As it stands I don’t think I’ll revisit this before the new year, and therefore won’t be trying again to get it right for my special after-Christmas sandwich. But I don’t want to simply end the experiments. This recipe showed me considerable promise, so I believe replacing the nutritional yeast outright with some mixture of MSG and other savory powders will get close enough to taste right. For now though, further experiments are on hold.

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Runny yolk sauce part 2: the vegan subversion

Back in the summer, when I was first literally knocked off my feet by debilitating pain, I saw a video about pasteurizing egg yolks and turning them into a runny yolk sauce. I thought: that’s way too much work and it’ll never be a good option for me. It only keeps a couple of weeks and you have to store it in the fridge, and heating it up nicely is likely not to work. So I got the idea at that time of using powdered egg yolk instead, only to realize after more research that it wouldn’t work out at all. Powdered yolks can reproduce the properties of egg yolk for baking but they won’t reproduce the flavor I want.

What I really want is a runny egg yolk sauce that I can store for long periods and easily warm up, or mix up from something like a powder in small batches, so I can enjoy it on an as-desired basis.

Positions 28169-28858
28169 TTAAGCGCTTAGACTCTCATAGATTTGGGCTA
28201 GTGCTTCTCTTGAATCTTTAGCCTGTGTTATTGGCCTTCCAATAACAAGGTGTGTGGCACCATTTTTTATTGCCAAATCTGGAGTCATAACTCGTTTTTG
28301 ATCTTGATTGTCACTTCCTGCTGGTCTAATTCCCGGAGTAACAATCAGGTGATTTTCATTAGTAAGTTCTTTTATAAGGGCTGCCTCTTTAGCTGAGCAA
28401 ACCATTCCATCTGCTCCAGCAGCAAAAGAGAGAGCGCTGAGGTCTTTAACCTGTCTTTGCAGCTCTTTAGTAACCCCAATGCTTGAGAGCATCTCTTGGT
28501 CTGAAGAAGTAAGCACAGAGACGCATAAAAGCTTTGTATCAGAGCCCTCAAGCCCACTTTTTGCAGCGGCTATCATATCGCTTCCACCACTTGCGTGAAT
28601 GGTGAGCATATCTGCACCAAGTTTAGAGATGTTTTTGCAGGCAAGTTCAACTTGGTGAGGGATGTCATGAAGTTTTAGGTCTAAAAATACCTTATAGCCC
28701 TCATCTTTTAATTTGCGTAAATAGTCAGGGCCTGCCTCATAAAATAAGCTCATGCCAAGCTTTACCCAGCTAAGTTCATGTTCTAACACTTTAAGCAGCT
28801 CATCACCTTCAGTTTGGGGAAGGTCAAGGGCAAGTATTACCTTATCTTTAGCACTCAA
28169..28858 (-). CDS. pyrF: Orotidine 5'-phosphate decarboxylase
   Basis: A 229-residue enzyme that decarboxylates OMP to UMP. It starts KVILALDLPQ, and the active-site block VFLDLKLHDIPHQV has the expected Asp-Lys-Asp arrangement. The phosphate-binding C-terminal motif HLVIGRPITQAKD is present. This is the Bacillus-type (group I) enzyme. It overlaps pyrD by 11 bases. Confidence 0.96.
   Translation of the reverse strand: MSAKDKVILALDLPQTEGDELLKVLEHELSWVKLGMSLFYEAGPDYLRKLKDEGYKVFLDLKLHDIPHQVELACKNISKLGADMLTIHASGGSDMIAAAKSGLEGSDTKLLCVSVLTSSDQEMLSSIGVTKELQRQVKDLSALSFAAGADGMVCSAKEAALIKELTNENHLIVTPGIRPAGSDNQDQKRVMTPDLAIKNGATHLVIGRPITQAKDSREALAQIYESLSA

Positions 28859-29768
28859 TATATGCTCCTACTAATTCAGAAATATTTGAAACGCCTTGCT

This is something I care about accomplishing soon, though, because I think it’d be an amazing thing to add to my favorite after-Christmas cube steak sandwich. A fried egg in its entirety would be a bit too much of a mess, plus the added difficulty of trying to get that ready on top of everything else would be too much.

Recently, however, I got an idea. For a while YouTube has been recommending videos by Sauce Stache, a channel where lately he seems to exclusively be doing vegan recipes, and his main shtick lately is making fake foods out of vegan ingredients. In one of those videos he tried to make his own egg replacer to make an omelet, and that’s where inspiration struck: the vegans might have an answer for this that would be acceptable. The thing is, I don’t really care if the egg yolk sauce is actually made of egg yolks; I only care about the flavor and texture, and of course that it’s nice and warm when I apply it. Perhaps I can exploit the vegans for their food science!